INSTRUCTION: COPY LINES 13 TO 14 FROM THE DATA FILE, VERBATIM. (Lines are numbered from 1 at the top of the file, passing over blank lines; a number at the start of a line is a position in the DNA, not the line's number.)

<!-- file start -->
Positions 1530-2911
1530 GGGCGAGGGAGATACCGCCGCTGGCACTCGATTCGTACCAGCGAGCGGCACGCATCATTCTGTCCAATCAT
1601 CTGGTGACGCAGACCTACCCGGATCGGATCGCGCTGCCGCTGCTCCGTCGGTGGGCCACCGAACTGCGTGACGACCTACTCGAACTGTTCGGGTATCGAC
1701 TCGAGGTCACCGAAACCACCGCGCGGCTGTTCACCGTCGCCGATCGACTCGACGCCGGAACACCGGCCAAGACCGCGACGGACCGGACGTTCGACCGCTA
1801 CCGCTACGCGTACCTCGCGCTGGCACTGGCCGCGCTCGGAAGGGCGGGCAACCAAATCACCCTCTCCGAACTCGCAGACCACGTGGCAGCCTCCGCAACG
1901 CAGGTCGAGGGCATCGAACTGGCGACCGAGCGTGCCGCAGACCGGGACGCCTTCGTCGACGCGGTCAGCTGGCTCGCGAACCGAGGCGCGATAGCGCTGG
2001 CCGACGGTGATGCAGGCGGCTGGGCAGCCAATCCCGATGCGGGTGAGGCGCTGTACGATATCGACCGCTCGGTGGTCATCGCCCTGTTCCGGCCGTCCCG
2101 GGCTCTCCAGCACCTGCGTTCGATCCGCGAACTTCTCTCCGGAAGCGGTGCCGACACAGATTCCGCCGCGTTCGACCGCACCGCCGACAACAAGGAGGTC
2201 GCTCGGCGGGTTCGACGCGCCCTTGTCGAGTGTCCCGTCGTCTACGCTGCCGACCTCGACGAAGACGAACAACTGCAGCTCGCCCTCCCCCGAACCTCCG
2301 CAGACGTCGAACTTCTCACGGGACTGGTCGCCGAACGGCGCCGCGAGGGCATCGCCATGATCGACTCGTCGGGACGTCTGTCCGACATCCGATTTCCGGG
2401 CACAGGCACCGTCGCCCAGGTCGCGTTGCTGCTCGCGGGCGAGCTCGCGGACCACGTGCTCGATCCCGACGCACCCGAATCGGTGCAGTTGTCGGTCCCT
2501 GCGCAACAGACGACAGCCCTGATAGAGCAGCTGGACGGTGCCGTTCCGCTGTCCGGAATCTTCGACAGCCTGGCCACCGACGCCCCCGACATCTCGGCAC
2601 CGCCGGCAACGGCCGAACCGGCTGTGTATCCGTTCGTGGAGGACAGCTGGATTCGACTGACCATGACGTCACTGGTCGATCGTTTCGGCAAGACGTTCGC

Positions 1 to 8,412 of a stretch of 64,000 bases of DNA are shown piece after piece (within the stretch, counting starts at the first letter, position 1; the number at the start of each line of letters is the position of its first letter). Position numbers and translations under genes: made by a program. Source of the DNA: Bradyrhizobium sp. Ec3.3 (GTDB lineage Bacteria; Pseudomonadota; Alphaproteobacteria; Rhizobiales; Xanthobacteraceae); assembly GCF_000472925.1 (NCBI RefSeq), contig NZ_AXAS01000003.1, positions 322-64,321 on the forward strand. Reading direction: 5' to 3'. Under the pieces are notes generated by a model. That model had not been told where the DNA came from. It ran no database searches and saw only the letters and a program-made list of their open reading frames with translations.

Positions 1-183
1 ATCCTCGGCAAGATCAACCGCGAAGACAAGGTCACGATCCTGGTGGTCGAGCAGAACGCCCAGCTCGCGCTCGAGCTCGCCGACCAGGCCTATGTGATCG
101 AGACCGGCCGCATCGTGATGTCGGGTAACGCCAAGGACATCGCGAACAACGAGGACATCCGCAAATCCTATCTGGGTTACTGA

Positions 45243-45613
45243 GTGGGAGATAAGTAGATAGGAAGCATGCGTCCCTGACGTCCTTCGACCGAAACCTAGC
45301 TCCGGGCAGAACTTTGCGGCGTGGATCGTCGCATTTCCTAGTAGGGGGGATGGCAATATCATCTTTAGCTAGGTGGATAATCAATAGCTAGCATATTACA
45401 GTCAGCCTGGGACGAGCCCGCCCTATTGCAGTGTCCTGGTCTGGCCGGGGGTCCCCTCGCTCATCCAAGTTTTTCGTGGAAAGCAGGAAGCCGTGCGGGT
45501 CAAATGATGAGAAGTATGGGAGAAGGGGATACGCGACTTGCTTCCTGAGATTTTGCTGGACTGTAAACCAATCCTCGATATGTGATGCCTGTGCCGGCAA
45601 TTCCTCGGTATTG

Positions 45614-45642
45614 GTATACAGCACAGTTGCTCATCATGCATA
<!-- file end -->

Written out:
2601 CGCCGGCAACGGCCGAACCGGCTGTGTATCCGTTCGTGGAGGACAGCTGGATTCGACTGACCATGACGTCACTGGTCGATCGTTTCGGCAAGACGTTCGC

Positions 1 to 8,412 of a stretch of 64,000 bases of DNA are shown piece after piece (within the stretch, counting starts at the first letter, position 1; the number at the start of each line of letters is the position of its first letter). Position numbers and translations under genes: made by a program. Source of the DNA: Bradyrhizobium sp. Ec3.3 (GTDB lineage Bacteria; Pseudomonadota; Alphaproteobacteria; Rhizobiales; Xanthobacteraceae); assembly GCF_000472925.1 (NCBI RefSeq), contig NZ_AXAS01000003.1, positions 322-64,321 on the forward strand. Reading direction: 5' to 3'. Under the pieces are notes generated by a model. That model had not been told where the DNA came from. It ran no database searches and saw only the letters and a program-made list of their open reading frames with translations.